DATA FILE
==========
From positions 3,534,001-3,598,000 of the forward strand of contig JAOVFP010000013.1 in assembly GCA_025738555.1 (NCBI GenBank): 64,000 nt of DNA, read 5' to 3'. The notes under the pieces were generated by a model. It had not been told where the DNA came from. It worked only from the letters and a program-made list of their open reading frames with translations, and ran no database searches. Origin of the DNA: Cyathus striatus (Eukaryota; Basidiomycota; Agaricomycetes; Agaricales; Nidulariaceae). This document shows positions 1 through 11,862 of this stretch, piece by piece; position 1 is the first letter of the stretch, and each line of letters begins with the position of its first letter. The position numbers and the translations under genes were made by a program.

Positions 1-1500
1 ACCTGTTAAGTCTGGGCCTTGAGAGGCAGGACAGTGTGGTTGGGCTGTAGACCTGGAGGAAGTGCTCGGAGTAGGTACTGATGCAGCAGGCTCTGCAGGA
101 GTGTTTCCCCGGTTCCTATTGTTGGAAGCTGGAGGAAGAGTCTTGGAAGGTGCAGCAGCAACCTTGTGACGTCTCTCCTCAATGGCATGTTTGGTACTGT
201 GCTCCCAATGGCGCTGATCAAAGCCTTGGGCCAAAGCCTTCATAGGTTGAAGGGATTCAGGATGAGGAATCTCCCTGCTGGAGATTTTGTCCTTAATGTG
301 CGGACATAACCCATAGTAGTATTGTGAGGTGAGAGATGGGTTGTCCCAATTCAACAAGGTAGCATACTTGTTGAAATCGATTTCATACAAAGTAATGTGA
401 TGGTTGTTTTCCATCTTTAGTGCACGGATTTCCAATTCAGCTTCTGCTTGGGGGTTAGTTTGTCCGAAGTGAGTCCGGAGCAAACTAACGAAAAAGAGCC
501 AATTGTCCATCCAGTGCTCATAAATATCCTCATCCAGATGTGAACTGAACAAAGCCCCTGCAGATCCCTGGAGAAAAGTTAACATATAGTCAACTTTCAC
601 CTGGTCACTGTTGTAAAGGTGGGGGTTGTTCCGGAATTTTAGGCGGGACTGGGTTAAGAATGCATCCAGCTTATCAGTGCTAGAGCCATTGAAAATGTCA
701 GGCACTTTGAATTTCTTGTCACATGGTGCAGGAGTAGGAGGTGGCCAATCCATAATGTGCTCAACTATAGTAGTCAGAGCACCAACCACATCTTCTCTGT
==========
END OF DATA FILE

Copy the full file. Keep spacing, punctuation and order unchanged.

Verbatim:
From positions 3,534,001-3,598,000 of the forward strand of contig JAOVFP010000013.1 in assembly GCA_025738555.1 (NCBI GenBank): 64,000 nt of DNA, read 5' to 3'. The notes under the pieces were generated by a model. It had not been told where the DNA came from. It worked only from the letters and a program-made list of their open reading frames with translations, and ran no database searches. Origin of the DNA: Cyathus striatus (Eukaryota; Basidiomycota; Agaricomycetes; Agaricales; Nidulariaceae). This document shows positions 1 through 11,862 of this stretch, piece by piece; position 1 is the first letter of the stretch, and each line of letters begins with the position of its first letter. The position numbers and the translations under genes were made by a program.

Positions 1-1500
1 ACCTGTTAAGTCTGGGCCTTGAGAGGCAGGACAGTGTGGTTGGGCTGTAGACCTGGAGGAAGTGCTCGGAGTAGGTACTGATGCAGCAGGCTCTGCAGGA
101 GTGTTTCCCCGGTTCCTATTGTTGGAAGCTGGAGGAAGAGTCTTGGAAGGTGCAGCAGCAACCTTGTGACGTCTCTCCTCAATGGCATGTTTGGTACTGT
201 GCTCCCAATGGCGCTGATCAAAGCCTTGGGCCAAAGCCTTCATAGGTTGAAGGGATTCAGGATGAGGAATCTCCCTGCTGGAGATTTTGTCCTTAATGTG
301 CGGACATAACCCATAGTAGTATTGTGAGGTGAGAGATGGGTTGTCCCAATTCAACAAGGTAGCATACTTGTTGAAATCGATTTCATACAAAGTAATGTGA
401 TGGTTGTTTTCCATCTTTAGTGCACGGATTTCCAATTCAGCTTCTGCTTGGGGGTTAGTTTGTCCGAAGTGAGTCCGGAGCAAACTAACGAAAAAGAGCC
501 AATTGTCCATCCAGTGCTCATAAATATCCTCATCCAGATGTGAACTGAACAAAGCCCCTGCAGATCCCTGGAGAAAAGTTAACATATAGTCAACTTTCAC
601 CTGGTCACTGTTGTAAAGGTGGGGGTTGTTCCGGAATTTTAGGCGGGACTGGGTTAAGAATGCATCCAGCTTATCAGTGCTAGAGCCATTGAAAATGTCA
701 GGCACTTTGAATTTCTTGTCACATGGTGCAGGAGTAGGAGGTGGCCAATCCATAATGTGCTCAACTATAGTAGTCAGAGCACCAACCACATCTTCTCTGT